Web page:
This book was interesting, although it was much different from other books I've read. This book doesn't have a definite, obvious plot to follow, there's no conflict aside from the ins and outs of normal life, so the action isn't as gripping as it could be in another book. But I still looked forward to reading each of Charlie's letters and seeing what he had learned and discovered in his adventures.
16 October 2011
Shore, John. I'm Okay - You're Not: The Message We're Sending Nonbelievers and Why We Should Stop. Colorado Springs, CO: Nav Press, 2007.
John Shore's message is a fairly simple one: we've been focusing on the wrong thing. For far too long, Christians have focused most of their time and energy on the Great Commission - telling others about Christ in the hopes that they will accept His gift of salvation, and not enough time on the Great Commandment - Christ's command to us that we love God and love our neighbors. Shore's logic works like this: most people, especially people in the United States, have already heard about Jesus. The average person on the street has been exposed to the message of the gospel at some point in his/her life, and has chosen to reject it. Think of it this way: if a follower of Islam or a Jewish person or a Mormon came up to you and told you that everything you ever thought and believed was wrong and that you needed to think like they do in order to attain heaven, what would you think?
Because most people have already heard and chosen to reject this message, Christians need to take their focus off of spreading the gospel and put it on showing Christ's love to their neighbors. Nonchristians know what we believe, have rejected it, and are frustrated by our continual focus on changing their minds about something that, as rational, intelligent adults, they have already decided. So rather than pushing them away with our preaching and continual plea for a decision, we should focus on loving them as fellow human beings, loving them without an agenda.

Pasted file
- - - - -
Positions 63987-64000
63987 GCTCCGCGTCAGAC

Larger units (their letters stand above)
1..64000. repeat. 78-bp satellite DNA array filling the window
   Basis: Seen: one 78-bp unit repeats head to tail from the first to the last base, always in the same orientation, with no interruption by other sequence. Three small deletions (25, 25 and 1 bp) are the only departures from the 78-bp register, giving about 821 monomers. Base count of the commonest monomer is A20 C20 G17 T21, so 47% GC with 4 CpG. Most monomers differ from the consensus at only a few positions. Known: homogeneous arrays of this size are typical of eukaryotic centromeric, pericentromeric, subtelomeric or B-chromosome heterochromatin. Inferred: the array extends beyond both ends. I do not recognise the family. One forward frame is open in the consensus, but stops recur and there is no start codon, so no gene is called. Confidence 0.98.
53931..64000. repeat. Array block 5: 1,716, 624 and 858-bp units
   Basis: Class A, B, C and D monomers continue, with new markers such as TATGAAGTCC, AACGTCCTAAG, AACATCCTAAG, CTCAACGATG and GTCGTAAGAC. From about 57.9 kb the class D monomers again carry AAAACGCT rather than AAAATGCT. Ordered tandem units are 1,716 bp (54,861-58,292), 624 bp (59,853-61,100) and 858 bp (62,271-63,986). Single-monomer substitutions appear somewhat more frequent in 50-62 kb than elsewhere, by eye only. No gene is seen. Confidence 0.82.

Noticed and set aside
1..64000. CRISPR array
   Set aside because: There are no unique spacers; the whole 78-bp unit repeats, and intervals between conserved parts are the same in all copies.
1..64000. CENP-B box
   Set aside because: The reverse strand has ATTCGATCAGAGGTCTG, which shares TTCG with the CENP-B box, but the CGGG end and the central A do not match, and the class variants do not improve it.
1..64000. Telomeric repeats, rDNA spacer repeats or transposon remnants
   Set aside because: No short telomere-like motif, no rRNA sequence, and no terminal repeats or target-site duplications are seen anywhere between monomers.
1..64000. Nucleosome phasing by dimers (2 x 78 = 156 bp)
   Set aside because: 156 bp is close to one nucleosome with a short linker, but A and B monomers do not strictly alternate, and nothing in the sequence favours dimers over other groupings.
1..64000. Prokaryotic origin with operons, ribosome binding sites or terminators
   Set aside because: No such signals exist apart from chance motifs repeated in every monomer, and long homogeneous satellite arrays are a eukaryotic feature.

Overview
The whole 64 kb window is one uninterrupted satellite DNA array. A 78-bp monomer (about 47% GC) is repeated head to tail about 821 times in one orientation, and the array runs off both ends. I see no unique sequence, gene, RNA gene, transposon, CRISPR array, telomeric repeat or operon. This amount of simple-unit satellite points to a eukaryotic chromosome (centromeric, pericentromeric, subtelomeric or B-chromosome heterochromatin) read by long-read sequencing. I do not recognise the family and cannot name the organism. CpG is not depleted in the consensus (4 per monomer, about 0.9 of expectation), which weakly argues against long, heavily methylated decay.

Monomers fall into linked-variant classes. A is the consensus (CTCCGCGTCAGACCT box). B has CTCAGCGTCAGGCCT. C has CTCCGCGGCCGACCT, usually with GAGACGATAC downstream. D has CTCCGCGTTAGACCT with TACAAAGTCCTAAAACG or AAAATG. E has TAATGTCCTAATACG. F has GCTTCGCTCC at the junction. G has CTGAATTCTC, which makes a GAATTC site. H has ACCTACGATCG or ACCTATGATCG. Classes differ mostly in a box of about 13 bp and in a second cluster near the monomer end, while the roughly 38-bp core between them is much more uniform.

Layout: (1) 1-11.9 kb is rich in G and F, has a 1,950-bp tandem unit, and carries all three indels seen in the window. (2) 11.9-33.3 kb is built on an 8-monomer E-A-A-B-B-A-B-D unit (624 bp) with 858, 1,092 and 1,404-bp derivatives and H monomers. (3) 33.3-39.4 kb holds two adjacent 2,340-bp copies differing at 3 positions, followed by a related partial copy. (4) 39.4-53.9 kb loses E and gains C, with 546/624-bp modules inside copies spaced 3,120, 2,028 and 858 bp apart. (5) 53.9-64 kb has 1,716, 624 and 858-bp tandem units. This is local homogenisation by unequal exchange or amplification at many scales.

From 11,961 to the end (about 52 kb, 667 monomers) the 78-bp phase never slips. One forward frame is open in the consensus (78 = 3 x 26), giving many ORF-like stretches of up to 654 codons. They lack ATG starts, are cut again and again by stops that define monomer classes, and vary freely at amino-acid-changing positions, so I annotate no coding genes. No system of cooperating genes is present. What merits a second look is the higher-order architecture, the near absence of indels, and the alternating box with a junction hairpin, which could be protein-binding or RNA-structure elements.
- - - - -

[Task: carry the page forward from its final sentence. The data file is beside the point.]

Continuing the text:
Shore is not saying that we should stop witnessing; far from it. There are some people who haven't heard the gospel, or some who have heard and are now questioning their own faith. Churches and Billy Graham crusades and other places of worship where people can choose to attend and learn should still be places where God's Word is preached. But on the street, on a day to day basis, we should be focusing on loving our neighbors, because that's what Jesus said we should do. Our love for our neighbors will open the door to the message Jesus has for them, much more than our words have done.
13 October 2011
Agell, Charlotte. Shift. New York: Henry Holt, 2008.
Adrian lives in a world where church and state are not separated. The United Christian States arose after an apocolyptic event as the world attempted to restore order to the chaos. Religion is now mandated through the state, with televised chapel services and vacation Bible school required for graduation. Rumors have spread of a great shift when Jesus is supposed to return and all unbelievers will be condemned. Adrian isn't sure what he believes anymore, but he is sure he isn't being told the whole truth.
Okay, so this plot line was really, really obvious, and actually rather offensive. This novel took the idea of religious control to an extreme I have not seen before. While I understand the underlying theme that it is best to be accepting of all people, regardless of their faith, and that state mandated religion can easily become corrupt, I didn't like the additional unspoken message that Christianity itself is corrupt and ridiculous. I read this story closely and carefully for the first several chapters, hoping that this Giver-esque world would also yield a Giver-esque ending, but I will admit I skimmed the last portion of the book when things became predictible and, well, boring. Don't bother with this one, folks.
11 October 2011
October 11th has been designated by the Human Rights Campaign as National Coming Out Day. It is a day to spread awareness and for straight allies to support their LGBT friends.